Bonus tracks include I Am What I Was or Am I What I Am and Here We Go Round the Mulberry Bush from the film of the same name, and the non-LP cuts Withering Tree; Medicated Goo , and Shanghai Noodle Factory .
Considering that Traffic couldn't seem to stay intact for more than a few months at a time, the band's work seems even more remarkable. Recorded in the summer of 1968 and released later that fall, Traffic
, the band's sophomore release, stands as the outfit's high-water mark and one of the great rock albums of its time. Clearly, Dave Mason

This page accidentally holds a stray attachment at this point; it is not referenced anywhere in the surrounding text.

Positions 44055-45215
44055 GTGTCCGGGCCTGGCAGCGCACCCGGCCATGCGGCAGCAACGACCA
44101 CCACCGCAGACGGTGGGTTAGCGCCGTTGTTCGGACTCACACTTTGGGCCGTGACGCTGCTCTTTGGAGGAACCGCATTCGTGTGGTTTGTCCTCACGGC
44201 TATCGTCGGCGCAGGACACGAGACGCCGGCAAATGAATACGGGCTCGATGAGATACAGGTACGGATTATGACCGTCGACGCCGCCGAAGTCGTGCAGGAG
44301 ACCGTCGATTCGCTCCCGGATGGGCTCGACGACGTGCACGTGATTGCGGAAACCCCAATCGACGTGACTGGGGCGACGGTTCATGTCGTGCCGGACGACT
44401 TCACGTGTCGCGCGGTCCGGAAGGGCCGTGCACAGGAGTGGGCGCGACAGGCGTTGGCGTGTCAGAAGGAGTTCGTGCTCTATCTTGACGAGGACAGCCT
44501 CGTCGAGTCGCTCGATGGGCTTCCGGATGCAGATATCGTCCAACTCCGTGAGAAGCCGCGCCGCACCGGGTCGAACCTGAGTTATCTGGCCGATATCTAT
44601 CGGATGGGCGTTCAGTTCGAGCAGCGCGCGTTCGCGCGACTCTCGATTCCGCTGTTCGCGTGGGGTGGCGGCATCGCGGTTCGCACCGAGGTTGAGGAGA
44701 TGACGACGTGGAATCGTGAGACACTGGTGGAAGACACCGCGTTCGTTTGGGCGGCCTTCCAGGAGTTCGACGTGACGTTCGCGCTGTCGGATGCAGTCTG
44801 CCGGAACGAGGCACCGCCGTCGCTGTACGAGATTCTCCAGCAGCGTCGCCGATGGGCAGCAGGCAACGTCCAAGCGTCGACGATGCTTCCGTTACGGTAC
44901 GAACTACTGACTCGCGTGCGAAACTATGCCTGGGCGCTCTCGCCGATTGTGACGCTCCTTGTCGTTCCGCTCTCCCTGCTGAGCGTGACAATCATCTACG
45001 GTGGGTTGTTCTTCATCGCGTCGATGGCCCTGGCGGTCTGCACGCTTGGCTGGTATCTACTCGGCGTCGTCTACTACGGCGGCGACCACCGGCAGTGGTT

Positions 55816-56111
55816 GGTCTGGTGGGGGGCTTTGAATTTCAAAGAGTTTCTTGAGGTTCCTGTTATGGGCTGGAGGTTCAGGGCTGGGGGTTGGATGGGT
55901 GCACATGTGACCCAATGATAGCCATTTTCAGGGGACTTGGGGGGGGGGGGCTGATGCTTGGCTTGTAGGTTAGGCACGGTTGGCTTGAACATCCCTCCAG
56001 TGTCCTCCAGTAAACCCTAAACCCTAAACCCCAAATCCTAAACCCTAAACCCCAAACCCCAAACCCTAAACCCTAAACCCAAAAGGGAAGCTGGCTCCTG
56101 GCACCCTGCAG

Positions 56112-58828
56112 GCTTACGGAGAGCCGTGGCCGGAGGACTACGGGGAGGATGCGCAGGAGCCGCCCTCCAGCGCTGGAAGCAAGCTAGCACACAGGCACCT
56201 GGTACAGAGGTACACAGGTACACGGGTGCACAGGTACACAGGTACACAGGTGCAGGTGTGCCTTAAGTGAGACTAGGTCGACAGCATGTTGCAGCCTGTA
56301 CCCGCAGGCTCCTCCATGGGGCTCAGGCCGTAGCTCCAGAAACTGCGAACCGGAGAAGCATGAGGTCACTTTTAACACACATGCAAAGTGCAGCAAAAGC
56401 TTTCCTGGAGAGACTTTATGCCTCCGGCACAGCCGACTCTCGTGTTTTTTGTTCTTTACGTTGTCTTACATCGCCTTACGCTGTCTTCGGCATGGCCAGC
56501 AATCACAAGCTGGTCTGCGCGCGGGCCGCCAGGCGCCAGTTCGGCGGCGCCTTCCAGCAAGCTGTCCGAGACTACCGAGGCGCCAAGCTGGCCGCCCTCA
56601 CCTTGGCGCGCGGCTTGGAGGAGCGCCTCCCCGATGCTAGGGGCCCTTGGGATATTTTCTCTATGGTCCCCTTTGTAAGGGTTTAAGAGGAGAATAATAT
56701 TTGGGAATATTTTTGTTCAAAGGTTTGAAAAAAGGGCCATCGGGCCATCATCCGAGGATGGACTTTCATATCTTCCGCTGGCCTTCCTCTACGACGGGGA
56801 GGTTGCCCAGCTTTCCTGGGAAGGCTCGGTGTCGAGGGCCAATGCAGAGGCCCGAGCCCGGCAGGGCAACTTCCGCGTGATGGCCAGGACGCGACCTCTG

and Steve Winwood
had completely different visions for the band, both musically and socially. In fact, Mason had already left the band at the year's beginning, only to return a few short months later. Mason liked to work alone and favored rooted folk-tinged material; Winwood saw the band as a communal affair and leaned toward progressive jazz-influenced music. Of course, the synthesis of these two approaches is what makes Traffic
such a terrific album. There's not a weak moment across these 10 songs (augmented on this reissue with three mono single mixes). By fusing bits of country and folk, wisps of psychedelia, and elements of jazz and soul, the album managed to both presage and summarize the ambitious developments of rock music during its most creative era. --Marc Greilsamer